Saturday, 9 October 2010

Met Rheingold and MORE coming up

High-tech Wagner? That's exactly what would have appealed to the old boy, who was fascinated by new possibilities. He was the man who dreamed up the mechanical dragon and wanted to crack the illusion of Rhinemaidens swimming. So in principle the new Das Rheingold at the Met with all that machinery and special effects fits that concept. But is it enough?

The Met Das Rheingold is screening in cinemas all over this week. Here's a review from NY:
"It will be no surprise to me, a year or five from now, when someone falls to her or his death from the guy-wires that configure so much of Robert Lepage’s new state-of-the-art (ah! But which art?) production of Der Ring des Nibelung. "
For more, please read the full piece in Opera Today.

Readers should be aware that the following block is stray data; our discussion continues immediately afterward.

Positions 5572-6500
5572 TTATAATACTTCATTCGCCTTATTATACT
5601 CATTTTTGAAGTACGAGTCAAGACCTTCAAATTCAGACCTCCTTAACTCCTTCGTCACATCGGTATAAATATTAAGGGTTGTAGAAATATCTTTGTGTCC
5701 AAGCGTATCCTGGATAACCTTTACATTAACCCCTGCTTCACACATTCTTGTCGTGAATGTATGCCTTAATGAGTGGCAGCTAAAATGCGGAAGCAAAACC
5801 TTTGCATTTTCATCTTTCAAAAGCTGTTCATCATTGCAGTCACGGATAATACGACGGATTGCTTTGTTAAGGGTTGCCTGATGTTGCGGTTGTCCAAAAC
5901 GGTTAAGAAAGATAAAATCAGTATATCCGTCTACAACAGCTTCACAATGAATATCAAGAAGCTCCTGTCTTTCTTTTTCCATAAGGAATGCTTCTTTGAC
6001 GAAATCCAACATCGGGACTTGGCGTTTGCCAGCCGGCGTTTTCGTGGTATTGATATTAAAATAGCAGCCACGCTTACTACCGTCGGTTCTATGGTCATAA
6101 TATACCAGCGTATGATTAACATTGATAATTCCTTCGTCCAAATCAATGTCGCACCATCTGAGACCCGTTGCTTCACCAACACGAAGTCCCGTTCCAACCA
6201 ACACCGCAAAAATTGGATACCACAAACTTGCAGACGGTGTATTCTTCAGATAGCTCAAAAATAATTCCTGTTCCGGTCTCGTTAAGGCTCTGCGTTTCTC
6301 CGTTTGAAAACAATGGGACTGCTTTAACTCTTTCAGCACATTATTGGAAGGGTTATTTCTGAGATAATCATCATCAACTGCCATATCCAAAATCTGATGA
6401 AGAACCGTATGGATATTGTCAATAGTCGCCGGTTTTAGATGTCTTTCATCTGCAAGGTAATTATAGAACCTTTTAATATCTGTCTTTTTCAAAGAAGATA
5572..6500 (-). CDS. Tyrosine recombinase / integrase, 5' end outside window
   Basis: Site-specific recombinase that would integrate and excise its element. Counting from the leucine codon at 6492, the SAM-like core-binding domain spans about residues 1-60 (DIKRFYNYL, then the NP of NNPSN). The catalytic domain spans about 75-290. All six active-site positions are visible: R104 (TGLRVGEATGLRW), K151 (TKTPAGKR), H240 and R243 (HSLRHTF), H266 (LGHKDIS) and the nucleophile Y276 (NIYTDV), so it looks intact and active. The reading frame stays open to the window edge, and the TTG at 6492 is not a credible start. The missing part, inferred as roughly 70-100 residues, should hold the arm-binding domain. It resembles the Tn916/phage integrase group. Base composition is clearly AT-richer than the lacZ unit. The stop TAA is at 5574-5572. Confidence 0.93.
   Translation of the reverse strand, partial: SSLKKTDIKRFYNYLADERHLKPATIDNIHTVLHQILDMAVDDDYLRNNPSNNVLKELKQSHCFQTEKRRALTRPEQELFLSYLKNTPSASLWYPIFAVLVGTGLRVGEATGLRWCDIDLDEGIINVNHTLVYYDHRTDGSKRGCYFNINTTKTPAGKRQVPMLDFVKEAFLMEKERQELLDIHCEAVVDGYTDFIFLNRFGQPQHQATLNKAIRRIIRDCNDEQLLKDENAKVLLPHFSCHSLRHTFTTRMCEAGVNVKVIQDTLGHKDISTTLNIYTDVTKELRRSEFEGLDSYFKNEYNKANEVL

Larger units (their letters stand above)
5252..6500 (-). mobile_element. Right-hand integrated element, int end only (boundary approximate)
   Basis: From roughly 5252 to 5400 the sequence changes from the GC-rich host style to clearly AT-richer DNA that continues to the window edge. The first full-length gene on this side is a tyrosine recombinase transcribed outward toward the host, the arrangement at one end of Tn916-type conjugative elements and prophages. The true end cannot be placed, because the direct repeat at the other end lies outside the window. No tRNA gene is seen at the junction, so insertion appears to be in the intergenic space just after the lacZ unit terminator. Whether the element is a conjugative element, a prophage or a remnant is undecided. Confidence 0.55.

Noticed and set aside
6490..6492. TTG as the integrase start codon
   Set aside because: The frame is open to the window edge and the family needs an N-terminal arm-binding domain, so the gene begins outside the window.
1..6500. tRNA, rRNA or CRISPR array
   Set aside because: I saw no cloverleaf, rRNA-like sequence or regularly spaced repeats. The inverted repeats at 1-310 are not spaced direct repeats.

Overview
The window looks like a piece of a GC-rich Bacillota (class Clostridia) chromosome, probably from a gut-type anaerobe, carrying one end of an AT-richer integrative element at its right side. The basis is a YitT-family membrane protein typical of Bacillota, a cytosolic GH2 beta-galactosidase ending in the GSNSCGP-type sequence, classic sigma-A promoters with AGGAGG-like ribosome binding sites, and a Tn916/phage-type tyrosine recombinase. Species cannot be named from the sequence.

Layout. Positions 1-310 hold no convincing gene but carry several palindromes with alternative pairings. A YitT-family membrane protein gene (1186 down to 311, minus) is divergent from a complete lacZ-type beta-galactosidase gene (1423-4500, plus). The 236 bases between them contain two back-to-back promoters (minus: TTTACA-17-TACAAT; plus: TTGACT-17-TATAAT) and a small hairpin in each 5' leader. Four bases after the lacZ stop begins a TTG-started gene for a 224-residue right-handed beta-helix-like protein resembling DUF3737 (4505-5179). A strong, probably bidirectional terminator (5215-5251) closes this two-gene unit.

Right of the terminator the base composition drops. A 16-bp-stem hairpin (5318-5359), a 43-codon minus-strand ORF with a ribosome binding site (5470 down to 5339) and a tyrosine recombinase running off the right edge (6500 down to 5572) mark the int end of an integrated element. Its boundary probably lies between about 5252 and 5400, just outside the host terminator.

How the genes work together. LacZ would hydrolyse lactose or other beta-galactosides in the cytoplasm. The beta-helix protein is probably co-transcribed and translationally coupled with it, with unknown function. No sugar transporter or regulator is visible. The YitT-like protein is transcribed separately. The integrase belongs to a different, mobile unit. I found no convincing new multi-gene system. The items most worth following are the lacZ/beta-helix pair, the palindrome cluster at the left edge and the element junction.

HERE is my analysis based on the HD broadcast. 

Lots of opera on screen and on radio this week. Catch the last day of WNO's Rigoletto with Keenlyside and David Soar on BBC Radio 3, which gets replaced at 1800 GMT Saturday by Jonas Kaufmann in Lohengrin from Bayreuth. In the regular Thursday opera slot, also BBC Radio 3, there's a very good Smetana Bartered Bride from Prague - very bright and sparky. Don't miss. On Thursday 14th the slot switches to Berlioz Damnation of Faust from Nederlandse Opera.  What riches we have! All of these are available online, internationally and most on demand, so everyone can join.

1 comment:

Lisa Hirsch said...

It's old technology to fly people on stage - I've seen photos from the 20s and 30s, and I bet it was done in the 19th c. I'm not the slightest bit worried about someone falling to their death. I am slightly worried about someone being in the wrong place and getting crushed by The Machine, as the Met staff is calling it, though there are supposed to be built-in safety mechanisms to stop the thing while it's in motion.

The most serious Met stage accident I know of was when Hildegard Behrens got walloped by a piece of collapsing Gibichung Hall in the Schenk Ring - and that was because a stage-hand timed the collapse wrong, before Behrens left the stage.